Both SAG-AFTRA and the DGA forbid members from accepting non-union work except in limited circumstances and penalize them for doing so. So if you're considering joining either of these guilds, be aware that you will no longer be able to accept most non-union jobs that you may have relied on for work before joining.
However, both guilds have low-budget agreements to cover work on union signatory projects that have low or even ultra-low budgets. Work covered under these low-budget contracts still counts toward your health and pension benefits, although the employers make considerably smaller contributions than on full union-scale jobs.
These are just a few of the things to know about the different categories of work in our industry. Non-union jobs are an excellent way to learn what the industry is about before deciding whether you eventually want to join a union. I worked for several years as a non-union P.A. before I became a trainee and eventually joined the DGA, and I acquired valuable experience by doing that.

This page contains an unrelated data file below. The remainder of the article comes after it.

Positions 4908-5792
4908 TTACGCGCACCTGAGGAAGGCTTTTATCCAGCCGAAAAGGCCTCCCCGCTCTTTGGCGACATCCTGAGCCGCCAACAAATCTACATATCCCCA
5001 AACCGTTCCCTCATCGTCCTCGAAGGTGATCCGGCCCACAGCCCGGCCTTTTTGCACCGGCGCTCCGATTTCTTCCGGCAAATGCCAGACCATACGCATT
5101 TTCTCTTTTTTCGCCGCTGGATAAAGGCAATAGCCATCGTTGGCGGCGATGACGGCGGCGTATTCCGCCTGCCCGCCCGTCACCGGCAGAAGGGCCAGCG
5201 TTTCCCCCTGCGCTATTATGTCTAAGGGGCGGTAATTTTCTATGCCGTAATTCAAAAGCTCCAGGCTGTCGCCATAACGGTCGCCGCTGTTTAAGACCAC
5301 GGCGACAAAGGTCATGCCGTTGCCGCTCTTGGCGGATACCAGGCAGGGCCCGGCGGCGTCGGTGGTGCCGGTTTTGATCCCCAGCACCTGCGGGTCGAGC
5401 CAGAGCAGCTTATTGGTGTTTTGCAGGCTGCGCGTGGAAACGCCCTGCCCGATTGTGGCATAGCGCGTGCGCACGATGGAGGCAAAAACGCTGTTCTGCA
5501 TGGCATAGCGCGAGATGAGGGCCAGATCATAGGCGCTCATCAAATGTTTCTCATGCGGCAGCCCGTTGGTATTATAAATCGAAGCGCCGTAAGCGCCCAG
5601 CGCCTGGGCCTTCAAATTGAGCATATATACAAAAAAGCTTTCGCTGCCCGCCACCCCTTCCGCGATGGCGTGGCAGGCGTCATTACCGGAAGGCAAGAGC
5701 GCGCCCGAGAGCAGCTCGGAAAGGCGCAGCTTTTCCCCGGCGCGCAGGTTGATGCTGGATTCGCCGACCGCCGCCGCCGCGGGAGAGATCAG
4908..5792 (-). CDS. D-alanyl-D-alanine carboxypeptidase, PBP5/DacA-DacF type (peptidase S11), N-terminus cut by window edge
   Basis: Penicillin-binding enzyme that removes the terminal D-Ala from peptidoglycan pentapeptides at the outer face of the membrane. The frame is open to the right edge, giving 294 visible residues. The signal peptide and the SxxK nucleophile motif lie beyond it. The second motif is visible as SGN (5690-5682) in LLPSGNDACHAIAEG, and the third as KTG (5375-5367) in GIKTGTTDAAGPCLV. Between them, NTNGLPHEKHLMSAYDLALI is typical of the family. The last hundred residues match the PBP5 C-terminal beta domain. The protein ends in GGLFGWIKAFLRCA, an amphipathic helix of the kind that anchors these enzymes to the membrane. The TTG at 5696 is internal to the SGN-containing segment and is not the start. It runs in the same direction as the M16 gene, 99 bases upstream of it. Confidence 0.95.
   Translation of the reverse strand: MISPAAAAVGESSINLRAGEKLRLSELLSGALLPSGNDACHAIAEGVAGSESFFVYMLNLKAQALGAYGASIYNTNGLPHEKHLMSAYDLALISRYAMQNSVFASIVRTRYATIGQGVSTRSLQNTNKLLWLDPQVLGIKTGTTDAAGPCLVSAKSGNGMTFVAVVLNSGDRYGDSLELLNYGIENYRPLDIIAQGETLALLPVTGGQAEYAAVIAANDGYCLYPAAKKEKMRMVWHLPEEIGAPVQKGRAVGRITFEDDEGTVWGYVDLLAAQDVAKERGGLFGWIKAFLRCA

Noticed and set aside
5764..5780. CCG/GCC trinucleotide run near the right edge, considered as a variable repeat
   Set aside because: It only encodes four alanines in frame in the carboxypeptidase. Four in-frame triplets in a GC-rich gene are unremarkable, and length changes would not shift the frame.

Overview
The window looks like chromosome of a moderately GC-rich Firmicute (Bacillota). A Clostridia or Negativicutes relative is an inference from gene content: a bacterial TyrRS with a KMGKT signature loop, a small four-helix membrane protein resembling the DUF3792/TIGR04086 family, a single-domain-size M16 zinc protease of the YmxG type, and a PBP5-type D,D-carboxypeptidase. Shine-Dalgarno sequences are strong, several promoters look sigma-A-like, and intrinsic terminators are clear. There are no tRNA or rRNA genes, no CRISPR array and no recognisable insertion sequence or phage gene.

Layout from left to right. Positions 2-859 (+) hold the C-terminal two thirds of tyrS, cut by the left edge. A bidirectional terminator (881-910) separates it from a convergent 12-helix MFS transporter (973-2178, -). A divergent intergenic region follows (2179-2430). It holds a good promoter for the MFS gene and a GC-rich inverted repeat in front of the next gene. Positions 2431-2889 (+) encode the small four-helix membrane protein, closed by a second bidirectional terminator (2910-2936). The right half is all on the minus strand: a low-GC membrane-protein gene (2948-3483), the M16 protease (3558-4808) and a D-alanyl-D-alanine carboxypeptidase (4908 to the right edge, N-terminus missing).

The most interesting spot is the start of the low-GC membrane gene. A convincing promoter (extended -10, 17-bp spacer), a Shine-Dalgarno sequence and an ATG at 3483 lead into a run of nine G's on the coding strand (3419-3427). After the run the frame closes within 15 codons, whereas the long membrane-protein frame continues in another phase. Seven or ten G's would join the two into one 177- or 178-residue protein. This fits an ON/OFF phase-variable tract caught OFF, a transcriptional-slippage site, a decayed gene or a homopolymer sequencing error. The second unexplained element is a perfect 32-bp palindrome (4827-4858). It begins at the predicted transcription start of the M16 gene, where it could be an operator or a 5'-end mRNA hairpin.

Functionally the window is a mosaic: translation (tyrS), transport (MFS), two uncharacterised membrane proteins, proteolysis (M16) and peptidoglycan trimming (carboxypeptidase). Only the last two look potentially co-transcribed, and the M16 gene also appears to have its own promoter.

If you plan on working in L.A., you’ll undoubtedly want to become a union member for maximum job opportunities. If you’d rather work in smaller markets with little union work, union membership may not be a significant advantage. Union membership is on the upswing, though, not just in the film industry but in other industries, too.
I wrote another post on the advantages, and some disadvantages, of joining a union in the film industry. You can find it HERE.
It all depends on your long-term career goals. The industry is changing rapidly, and knowing where you see yourself in a few years is advantageous to your career.
If you want to work on big projects with the top people in your field in L.A. or New York, the sooner you can join the union, the better. Union initiation fees regularly increase, and it will only get more expensive to join any of the unions in the future.